IDEAS
Dr. Mohammad Abu-Salha is the father of Yusor Abu-Salha and Razan Abu-Salha, and Farris Barakat is the brother of Deah Barakat. Yusor, Razan and Deah were killed in Chapel Hill, N.C., on Feb. 10, 2015.

There isn’t much in the way of words that can communicate the life Yusor Abu-Salha lived. If a picture told a story of a thousand words, one could get lost for volumes in the beauty of a single wedding photo. She danced in the arms of her father, looking stunning yet modest in an all-white wedding gown. She uploaded the photo to Facebook on Feb. 9, only weeks after her wedding. She was smart, caring, ambitious and loving.

Yusor married an equally smart, compassionate, driven and loving young man, Deah Barakat. They both had a love for God and each other, a commitment to family and community and a passion for dentistry. Everyone looked up to Yusor with genuine excitement, especially her younger sister, Razan, who admired her for the role model she had become.

A year ago today—on Feb. 10, 2015—Yusor, Deah, and Razan, who was visiting her sister and brother-in-law, enjoyed a final dinner together. Within an hour, the three lay murdered in Yusor and Deah’s Chapel Hill apartment. Lives and communities were shattered.

But a hope for a better future was born. Deah Barakat, Yusor Abu-Salha and Razan Abu-Salha, now known as Our Three Winners, left a legacy of service and have inspired others through their deeds and words, a testament to the exceptional character and self-worth they displayed.

They exhibited grace in dealing with everyone they met, including their neighbors. They even mentioned how they were hoping to win over their neighbor, their accused murderer Craig Hicks, by being nice to him, despite his evident hate of their religion.

The reason we even have to engage in the agonizing process of defending their character is because of some mischaracterization of the murders as being over a “parking dispute,” even though the FBI has documented that Yusor and Razan’s cars were parked outside of the lot, and Deah’s in his designated space. This depiction overlooks the fact that after Yusor moved in with Deah, Hicks repeatedly told her he did not like how she looked because of her headscarf.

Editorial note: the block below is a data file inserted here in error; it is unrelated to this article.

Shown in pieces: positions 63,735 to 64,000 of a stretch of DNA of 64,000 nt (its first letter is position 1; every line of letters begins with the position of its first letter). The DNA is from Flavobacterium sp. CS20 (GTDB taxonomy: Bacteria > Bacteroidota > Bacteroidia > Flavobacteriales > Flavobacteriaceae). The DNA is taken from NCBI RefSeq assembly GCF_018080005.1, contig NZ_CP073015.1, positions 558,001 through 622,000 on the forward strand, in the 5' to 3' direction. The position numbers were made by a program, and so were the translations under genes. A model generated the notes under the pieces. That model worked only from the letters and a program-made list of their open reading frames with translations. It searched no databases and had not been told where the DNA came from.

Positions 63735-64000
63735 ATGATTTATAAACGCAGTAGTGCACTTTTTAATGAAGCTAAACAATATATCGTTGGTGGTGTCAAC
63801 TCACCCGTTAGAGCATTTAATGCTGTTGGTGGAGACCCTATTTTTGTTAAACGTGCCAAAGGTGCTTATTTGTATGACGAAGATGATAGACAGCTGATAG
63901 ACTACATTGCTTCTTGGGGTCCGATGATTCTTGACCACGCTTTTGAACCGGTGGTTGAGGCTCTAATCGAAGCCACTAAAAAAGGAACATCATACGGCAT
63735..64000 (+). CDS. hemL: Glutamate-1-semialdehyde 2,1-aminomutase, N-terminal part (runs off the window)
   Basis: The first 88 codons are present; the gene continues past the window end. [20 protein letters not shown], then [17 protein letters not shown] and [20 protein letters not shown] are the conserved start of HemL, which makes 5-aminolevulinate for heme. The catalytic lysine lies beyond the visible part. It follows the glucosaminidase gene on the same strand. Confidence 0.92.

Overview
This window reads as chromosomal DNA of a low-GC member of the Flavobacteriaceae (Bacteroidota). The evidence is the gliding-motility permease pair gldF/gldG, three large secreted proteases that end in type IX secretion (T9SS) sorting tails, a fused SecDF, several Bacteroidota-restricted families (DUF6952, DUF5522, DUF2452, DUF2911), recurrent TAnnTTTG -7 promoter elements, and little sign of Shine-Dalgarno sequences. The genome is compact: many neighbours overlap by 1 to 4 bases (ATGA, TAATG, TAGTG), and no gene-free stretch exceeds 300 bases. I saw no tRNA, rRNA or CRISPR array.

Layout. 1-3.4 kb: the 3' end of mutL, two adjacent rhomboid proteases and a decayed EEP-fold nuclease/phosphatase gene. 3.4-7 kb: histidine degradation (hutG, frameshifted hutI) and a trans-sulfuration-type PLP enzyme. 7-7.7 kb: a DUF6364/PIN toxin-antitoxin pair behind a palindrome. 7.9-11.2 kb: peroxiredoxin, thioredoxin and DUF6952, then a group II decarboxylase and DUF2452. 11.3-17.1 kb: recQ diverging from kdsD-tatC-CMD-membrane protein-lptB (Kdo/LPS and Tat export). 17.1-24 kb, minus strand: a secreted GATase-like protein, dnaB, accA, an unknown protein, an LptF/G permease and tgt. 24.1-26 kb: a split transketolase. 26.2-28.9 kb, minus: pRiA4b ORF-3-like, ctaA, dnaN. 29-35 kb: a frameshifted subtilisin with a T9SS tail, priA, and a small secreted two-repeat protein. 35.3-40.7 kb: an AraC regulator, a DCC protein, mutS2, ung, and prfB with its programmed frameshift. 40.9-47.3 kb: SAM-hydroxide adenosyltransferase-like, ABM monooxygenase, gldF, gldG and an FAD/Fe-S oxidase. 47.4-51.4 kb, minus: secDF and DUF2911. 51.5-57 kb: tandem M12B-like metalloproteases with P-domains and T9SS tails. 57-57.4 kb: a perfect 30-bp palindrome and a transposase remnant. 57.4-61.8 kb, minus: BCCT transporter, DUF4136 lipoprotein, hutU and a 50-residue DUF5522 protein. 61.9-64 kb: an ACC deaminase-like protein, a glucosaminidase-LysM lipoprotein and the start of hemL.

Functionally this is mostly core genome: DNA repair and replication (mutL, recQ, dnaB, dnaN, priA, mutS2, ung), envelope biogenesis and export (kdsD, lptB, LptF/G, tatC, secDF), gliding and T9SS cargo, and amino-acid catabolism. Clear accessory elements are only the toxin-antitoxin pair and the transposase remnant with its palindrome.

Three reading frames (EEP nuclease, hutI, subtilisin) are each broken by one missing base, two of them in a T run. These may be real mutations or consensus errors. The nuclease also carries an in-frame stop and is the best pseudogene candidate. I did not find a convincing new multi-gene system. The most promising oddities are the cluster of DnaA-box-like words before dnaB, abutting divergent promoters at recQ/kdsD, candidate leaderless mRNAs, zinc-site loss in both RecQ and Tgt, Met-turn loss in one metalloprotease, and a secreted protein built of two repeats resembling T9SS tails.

Furthermore, in today’s environment of hatred and bigotry towards Muslim Americans, citing the hateful murder of Our Three Winners as an “ongoing parking dispute” is like re-telling the story of Rosa Park’s civil rights struggle as an “ongoing dispute over a bus seat.”

A year after our loved ones’ senseless murders, we’ve been saddened to see an increase in hate crimes against our community. A dangerous climate of anti-Muslim bigotry and hate exists, which many public voices and public officials have contributed to with false claims and divisive statements.

During a time when Muslims, and those who are perceived to be Muslim, are being attacked, and Muslim community centers and places of worship are being vandalized and threatened, it is critical that we speak out against hate and call on our officials to prosecute these crimes to the fullest extent of the law.

Craig Hicks’ murder trial will begin in the coming months, and we urge the federal government to charge Hicks with a hate crime, which is unfortunately not possible under North Carolina state law.

Last Wednesday in Maryland, President Barack Obama emphasized young people in his historic first address to Muslims at an American mosque. We, too, think about the young girls inspired by Yusor on her wedding day who are now joined by girls from across America who are hopeful that our community will be successful in the struggle to freely and openly practice our faith as Muslim Americans.

It is unacceptable to allow their safety and sense of belonging to be put at risk because of an anti-Muslim climate that may yield increased TV ratings or cheap political points for public officials who make false statements about our community, but has also resulted in real loss of life for our families.

The most important action we can all take now is to get to know our neighbors—especially our Muslim neighbors. By knowing one another we can begin to overcome hate and to prevent future tragedies like the one that befell our family and community. Know your neighbor, and do unto others as you want done unto yourself.

We’re committed to honoring Our Three Winners. We know that we must not fight hate with hate. Instead, we will carry their legacy of love against hate. We hope our neighbors and our leaders will join us.

Contact us at editors@time.com.

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